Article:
I rate Pet Semetary 2 as a three out of five and say it’s a rental. This might be blasphemous in horror circles, but I enjoyed watching Pet Semetary 2 more than Pet Semetary. I just felt like the film was more polished even if it abandons the horror towards the end and gets campy.

Stigmata Review (1999)

My History With the Film:
In the summer of 1999, I was in the process of moving from Dallas, Texas to Memphis, Tennessee. While my father looked for houses, I stayed at my grandmother’s house in the mountains of North Carolina. Naturally, I brought my computer with me. It was the first time most of my family had ever seen a home computer up close and I spent that entire summer playing Need for Speed and surfing the internet in all its incredible slowness.

That was the first time I remember movie trailers being made available for download. There was no streaming, so these files were uploaded in QuickTime. I remember leaving my computer on all night long and then not using it most of the day, just to download a three minute SD movie trailer. I downloaded three trailers that summer: End of Days, American Pie, and Stigmata.

Everyone was amazed that you could watch something like a movie trailer on a computer, and I watched those three trailers dozens of times. I also went to see all three movies in theater when they came out.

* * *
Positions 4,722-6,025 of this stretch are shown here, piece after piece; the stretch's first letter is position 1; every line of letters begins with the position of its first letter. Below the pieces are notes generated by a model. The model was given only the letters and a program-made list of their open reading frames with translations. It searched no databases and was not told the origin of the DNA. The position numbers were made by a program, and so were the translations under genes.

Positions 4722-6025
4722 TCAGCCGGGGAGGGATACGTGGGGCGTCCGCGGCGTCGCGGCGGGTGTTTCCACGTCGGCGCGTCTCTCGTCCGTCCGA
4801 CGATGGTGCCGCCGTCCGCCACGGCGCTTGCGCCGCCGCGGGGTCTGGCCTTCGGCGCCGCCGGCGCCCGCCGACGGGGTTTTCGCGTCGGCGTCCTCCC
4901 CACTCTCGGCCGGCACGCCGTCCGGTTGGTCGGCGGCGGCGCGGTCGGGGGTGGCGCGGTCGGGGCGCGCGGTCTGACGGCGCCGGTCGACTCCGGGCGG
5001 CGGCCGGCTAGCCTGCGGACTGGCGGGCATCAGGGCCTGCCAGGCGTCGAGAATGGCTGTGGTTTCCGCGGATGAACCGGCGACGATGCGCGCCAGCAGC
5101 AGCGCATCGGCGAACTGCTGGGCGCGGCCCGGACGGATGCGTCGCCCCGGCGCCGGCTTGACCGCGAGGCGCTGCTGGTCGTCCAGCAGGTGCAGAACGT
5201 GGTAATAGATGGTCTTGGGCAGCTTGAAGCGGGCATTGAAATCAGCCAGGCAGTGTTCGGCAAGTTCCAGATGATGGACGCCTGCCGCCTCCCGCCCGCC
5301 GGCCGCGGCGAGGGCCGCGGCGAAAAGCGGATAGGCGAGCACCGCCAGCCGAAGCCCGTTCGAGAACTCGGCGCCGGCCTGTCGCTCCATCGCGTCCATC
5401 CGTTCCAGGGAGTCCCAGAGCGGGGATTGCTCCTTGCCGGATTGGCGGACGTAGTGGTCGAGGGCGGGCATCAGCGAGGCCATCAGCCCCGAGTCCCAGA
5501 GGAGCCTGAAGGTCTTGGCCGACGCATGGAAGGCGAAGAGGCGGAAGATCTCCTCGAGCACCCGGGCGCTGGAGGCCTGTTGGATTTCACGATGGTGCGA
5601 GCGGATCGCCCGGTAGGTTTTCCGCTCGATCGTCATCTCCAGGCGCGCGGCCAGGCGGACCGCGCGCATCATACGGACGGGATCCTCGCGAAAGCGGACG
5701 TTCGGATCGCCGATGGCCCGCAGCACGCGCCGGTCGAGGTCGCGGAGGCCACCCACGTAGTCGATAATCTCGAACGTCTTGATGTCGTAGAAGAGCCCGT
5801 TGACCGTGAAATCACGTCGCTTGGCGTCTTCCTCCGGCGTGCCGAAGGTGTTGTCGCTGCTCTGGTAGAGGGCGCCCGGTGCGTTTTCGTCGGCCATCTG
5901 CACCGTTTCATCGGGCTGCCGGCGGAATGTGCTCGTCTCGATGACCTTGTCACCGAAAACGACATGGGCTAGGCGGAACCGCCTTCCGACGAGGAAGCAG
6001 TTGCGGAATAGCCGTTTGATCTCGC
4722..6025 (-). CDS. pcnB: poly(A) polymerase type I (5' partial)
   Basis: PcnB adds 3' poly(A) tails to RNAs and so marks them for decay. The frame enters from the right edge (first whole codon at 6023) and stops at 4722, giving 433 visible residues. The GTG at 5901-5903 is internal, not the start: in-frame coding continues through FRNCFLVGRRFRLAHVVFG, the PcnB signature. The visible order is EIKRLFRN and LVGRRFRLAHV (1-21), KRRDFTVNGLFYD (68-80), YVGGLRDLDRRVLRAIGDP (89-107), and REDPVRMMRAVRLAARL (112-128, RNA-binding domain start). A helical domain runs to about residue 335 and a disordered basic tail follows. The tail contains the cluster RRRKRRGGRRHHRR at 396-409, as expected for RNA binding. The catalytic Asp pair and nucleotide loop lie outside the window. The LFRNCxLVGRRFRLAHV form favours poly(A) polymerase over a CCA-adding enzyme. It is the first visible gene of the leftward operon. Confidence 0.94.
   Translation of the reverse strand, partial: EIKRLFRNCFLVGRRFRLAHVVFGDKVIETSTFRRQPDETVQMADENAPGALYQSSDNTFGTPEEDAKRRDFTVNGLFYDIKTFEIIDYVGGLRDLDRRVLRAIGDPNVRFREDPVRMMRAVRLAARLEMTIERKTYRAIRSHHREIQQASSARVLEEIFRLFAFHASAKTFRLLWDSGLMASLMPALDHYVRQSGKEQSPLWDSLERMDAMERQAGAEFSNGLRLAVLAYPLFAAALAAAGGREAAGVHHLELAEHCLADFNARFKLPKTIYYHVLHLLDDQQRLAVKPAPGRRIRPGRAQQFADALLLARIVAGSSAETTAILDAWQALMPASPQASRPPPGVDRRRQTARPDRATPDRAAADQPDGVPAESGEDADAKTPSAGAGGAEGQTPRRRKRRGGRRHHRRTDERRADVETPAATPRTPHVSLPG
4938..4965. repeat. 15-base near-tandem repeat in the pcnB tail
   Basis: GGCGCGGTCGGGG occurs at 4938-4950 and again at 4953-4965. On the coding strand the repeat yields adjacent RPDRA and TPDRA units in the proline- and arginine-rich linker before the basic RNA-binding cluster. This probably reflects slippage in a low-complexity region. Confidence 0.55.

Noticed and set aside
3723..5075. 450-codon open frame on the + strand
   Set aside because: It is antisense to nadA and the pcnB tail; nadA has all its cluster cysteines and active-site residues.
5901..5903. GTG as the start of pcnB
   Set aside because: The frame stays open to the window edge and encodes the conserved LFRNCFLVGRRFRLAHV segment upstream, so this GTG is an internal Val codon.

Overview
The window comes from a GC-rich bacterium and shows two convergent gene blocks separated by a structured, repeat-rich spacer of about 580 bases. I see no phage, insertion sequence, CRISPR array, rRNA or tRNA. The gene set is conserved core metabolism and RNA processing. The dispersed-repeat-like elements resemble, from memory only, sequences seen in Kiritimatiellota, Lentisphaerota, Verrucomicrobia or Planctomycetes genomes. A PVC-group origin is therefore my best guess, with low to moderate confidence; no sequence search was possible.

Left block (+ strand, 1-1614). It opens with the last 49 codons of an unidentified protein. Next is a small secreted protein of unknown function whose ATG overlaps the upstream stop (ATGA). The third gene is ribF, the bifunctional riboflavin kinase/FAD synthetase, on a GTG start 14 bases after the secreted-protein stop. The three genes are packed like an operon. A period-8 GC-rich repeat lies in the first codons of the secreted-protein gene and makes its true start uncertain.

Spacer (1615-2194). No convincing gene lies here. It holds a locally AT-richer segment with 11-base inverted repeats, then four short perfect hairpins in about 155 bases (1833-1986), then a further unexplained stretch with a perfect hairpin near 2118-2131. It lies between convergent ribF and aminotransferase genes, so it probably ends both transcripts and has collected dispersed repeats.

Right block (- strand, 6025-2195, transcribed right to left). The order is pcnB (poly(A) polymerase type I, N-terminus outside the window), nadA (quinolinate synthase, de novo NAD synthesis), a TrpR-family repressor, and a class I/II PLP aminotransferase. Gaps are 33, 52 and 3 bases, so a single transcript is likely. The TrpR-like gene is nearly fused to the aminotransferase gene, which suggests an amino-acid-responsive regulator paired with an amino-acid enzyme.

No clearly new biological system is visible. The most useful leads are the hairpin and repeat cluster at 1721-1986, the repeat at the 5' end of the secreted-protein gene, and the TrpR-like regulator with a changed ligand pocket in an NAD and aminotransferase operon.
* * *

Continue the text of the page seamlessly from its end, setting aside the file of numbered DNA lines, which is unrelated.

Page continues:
Being a huge horror fan, Stigmata appealed to me. It was flashy, dark, and looked like an updated version of The Exorcist (at least from the trailer). I give credit to my father (who hates horror movies) but he actually went with me to see Stigmata. I remember enjoying it, especially since I had a soft spot for dark religious movies like The Seventh Sign.

What The Film Is About (Non-Spoiler):
A priest who doubles as a scientist attempts to discover why an atheist has been stricken with stigmata.

What I Liked About It:
-The cinematography and editing reeks of the 90’s. It’s fast, flashy, and features more than one scene at a nightclub. In the late 90’s, this was getting old, but now in 2018, it was almost refreshing to see again.

-Gabriel Byrne is amazing (then again, when isn’t he). I thought Patricia Arquette did a satisfactory job in her role as the stigmata victim, but it’s Bryrne that steals the show.

-::SPOILER:: I forgot that this movie tied into the Gnostic Gospels and I found the ending to be riveting in that way. It was also nice that the movie ended with some true life facts about the quotes and the Gospel of Thomas. It alleviated my appreciation of this movie tenfold, and got me interested in researching the Gnostic Gospels again. ::END SPOILER::

-The visual effects hold up well in this film. There was little to no CGI used, and thus no clunky looking effects. The movie used some great sound effects, some cool contact lenses, and some clever editing to get across a few scenes of pure torture.